Pass the Thunder: Elephant Wrecking Ball Combines Tight Rhythm and Ethereal Brass Melody on Debut

Concert Preview

Share on Nextdoor

If ever we applied points to the use of unexpected onomatopoeia in band names, Elephant Wrecking Ball — Boston-born and Brooklyn-bred -- would certainly score high. Just take a quick moment to envision and, in particular, hear an elephant wrecking ball. Got it? There it is, right?

Not too long ago in the history of New England jazz, trombonist Scott Flynn was in his early twenties and seeking some sort of trio at Berklee. A couple years prior, he had seen some horn players use effects pedals on their instruments. The image and the sounds stuck with him, which led to the formation of Mother Vibration. Berklee graduation soon prompted divergent paths, but the idea stuck with Flynn. He met kindred spirits in drummer Neal “Fro” Evans (from, among other bands, Dopapod) and bassist Dan Africano (from, likewise among plenty others, Zongo Junction). Stitching together musical interests and ideas, Elephant Wrecking Ball was born. You can hear what they’re getting at there, yeah?

“I just like trios a lot,” Flynn says. “And I feel like with the idea of these pedals, which can really expand the sound pallette in a lot of different ways, I just like how much room there is to play and create.”

With an eight-song debut under their belts and a steady commitment to the road, these guys are developing a stripped-down and fairly danceable approach to the loose and generally defined world of jazz. From tunes like “Stomp Stomp Stomp” to “Shiny Irony," there’s something very airy about the band’s ideas.

The musicians here clearly like to explore terra incognita as a band. All of that movement — the improv onstage, the compositional zigging and zagging in-studio — then turns that airiness into something immediate and magnetic. Flynn likes to use the word “gravity” when describing what’s going on here.

“A lot of my appreciation of heavy music — like heavy grooves or just strong bass and drums — a lot of my love of that music came to me through reggae and dub,” Flynn says, referencing his education as a member of centripetal Boston reggae band John Brown’s Body. “I knew when I was making this new trio that I wanted it to have that gravity, that idea that this music has got some weight to it, some volume — in terms of physics, you know?”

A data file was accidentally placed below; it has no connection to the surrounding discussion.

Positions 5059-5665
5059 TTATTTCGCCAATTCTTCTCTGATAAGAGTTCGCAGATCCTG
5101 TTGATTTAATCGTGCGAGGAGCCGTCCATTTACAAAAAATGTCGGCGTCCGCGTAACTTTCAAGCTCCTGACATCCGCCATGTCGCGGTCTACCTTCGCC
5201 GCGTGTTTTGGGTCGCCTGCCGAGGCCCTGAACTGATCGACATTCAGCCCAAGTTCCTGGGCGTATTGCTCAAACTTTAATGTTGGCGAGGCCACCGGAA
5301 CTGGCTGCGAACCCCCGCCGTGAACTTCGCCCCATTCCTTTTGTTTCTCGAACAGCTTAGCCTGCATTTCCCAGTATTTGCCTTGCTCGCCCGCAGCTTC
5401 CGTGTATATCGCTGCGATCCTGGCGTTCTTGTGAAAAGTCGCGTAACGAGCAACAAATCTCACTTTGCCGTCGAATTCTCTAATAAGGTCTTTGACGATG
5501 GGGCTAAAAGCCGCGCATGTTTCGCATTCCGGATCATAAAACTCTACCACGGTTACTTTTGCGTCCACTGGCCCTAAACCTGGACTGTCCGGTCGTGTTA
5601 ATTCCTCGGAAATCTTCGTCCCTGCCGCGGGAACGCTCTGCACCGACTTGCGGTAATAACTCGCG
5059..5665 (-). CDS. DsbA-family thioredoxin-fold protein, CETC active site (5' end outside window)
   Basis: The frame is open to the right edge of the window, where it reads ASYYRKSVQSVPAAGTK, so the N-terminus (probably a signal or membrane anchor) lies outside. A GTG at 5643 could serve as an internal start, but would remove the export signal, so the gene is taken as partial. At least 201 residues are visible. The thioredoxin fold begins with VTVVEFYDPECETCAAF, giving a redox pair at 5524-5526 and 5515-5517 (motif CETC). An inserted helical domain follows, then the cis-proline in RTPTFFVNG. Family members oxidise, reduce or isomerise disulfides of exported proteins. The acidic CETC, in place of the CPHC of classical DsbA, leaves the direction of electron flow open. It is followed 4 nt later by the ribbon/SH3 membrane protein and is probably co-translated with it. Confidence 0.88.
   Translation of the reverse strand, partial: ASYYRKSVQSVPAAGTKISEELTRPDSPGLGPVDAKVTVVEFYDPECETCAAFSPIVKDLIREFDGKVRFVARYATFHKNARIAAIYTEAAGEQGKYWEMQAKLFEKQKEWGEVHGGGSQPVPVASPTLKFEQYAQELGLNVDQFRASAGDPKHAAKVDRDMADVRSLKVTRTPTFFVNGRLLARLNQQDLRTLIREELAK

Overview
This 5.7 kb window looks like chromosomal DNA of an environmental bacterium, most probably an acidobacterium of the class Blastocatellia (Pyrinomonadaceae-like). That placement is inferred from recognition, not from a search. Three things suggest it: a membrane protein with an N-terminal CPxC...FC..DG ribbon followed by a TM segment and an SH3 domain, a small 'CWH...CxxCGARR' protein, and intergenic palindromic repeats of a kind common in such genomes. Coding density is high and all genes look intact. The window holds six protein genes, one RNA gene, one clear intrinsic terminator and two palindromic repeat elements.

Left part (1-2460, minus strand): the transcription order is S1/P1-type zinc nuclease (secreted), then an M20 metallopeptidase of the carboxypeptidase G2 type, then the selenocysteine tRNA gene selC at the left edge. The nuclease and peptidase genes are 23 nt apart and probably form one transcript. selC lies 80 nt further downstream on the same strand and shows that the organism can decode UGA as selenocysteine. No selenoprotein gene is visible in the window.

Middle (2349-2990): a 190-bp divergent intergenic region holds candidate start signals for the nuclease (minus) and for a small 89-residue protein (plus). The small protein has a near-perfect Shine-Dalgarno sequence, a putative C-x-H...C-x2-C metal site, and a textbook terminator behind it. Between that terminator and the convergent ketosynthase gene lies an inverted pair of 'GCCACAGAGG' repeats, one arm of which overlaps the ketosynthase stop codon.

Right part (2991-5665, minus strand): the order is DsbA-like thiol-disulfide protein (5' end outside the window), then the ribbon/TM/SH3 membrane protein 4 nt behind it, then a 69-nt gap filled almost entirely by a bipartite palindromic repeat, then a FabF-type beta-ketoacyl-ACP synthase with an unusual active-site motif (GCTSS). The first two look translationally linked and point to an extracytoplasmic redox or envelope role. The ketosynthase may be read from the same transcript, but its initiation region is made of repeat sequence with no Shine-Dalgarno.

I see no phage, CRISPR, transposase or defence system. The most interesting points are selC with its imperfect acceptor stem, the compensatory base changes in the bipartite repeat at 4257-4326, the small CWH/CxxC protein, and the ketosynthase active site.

When he first began hanging out with Evans and Africano, he recognized a certain mutual simpatico and a shared interest in dub music. In short, they clicked. Flynn plays the role of lead, kicking around melody on his trombone — the elephant, if you will — and Evans and Africano steadily and simultaneously build and deconstruct whatever foundation lies below. They’re the wrecking ball.

To elaborate on that, Africano calls in to the Scene offices from the streets of Brooklyn in early December. He’s helping a buddy move, and navigating weekday traffic is a pain in the ass. “I’m currently inside of a U-Haul van,” he says, laughing.

Early on, in Boston, he and Evans had been playing together and cultivating rapport. They had Flynn sit in with them in another band and, soon enough, they all started fleshing out ideas and recording — then writing and recording some more. The basic idea — Flynn’s focus on gravity within sound palettes — got everyone excited and looking forward.

“You know, there are no chordal instruments, so that leaves a lot of room for improvisation. We’re not a jazz band, per se, but there is a lot of room for us to fill in gaps,” Africano says. “We saw it as a great opportunity to present something new. All of the sounds are really familiar to us, but there’s an element of freshness with the trombone as the lead instrument and with all these unique sounds and tones that come out of it.”

“This is How We Slow Dance,” one of the hallmark tunes on the band’s debut, Barren Serenade, showcases the same. With Flynn at the head of a musical parade, the song morphs from a mournful dirge into something altogether different. There are bubbles of air in between each note and textures that build off of other unrelated textural wanderings. Halfway through the song, everything explodes, in a sense, and the band charges into more freeform, experimental moods. It’s a real trip and it’s indicative of what the trio is trying to accomplish.